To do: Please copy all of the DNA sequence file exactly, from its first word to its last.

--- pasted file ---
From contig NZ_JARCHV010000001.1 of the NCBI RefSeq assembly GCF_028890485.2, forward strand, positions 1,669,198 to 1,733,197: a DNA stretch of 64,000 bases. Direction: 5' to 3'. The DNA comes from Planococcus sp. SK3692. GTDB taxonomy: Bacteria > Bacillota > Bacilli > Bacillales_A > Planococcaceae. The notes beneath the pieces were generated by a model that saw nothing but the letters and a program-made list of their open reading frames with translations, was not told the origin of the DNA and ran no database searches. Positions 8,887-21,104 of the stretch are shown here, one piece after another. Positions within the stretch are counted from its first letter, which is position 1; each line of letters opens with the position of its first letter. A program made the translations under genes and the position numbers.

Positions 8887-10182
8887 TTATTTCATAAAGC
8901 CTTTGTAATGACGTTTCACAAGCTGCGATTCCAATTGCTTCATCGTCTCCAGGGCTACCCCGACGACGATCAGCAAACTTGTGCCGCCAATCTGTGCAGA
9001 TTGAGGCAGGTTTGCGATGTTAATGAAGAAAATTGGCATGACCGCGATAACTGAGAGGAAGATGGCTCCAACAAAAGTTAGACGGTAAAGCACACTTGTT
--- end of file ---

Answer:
From contig NZ_JARCHV010000001.1 of the NCBI RefSeq assembly GCF_028890485.2, forward strand, positions 1,669,198 to 1,733,197: a DNA stretch of 64,000 bases. Direction: 5' to 3'. The DNA comes from Planococcus sp. SK3692. GTDB taxonomy: Bacteria > Bacillota > Bacilli > Bacillales_A > Planococcaceae. The notes beneath the pieces were generated by a model that saw nothing but the letters and a program-made list of their open reading frames with translations, was not told the origin of the DNA and ran no database searches. Positions 8,887-21,104 of the stretch are shown here, one piece after another. Positions within the stretch are counted from its first letter, which is position 1; each line of letters opens with the position of its first letter. A program made the translations under genes and the position numbers.

Positions 8887-10182
8887 TTATTTCATAAAGC
8901 CTTTGTAATGACGTTTCACAAGCTGCGATTCCAATTGCTTCATCGTCTCCAGGGCTACCCCGACGACGATCAGCAAACTTGTGCCGCCAATCTGTGCAGA
9001 TTGAGGCAGGTTTGCGATGTTAATGAAGAAAATTGGCATGACCGCGATAACTGAGAGGAAGATGGCTCCAACAAAAGTTAGACGGTAAAGCACACTTGTT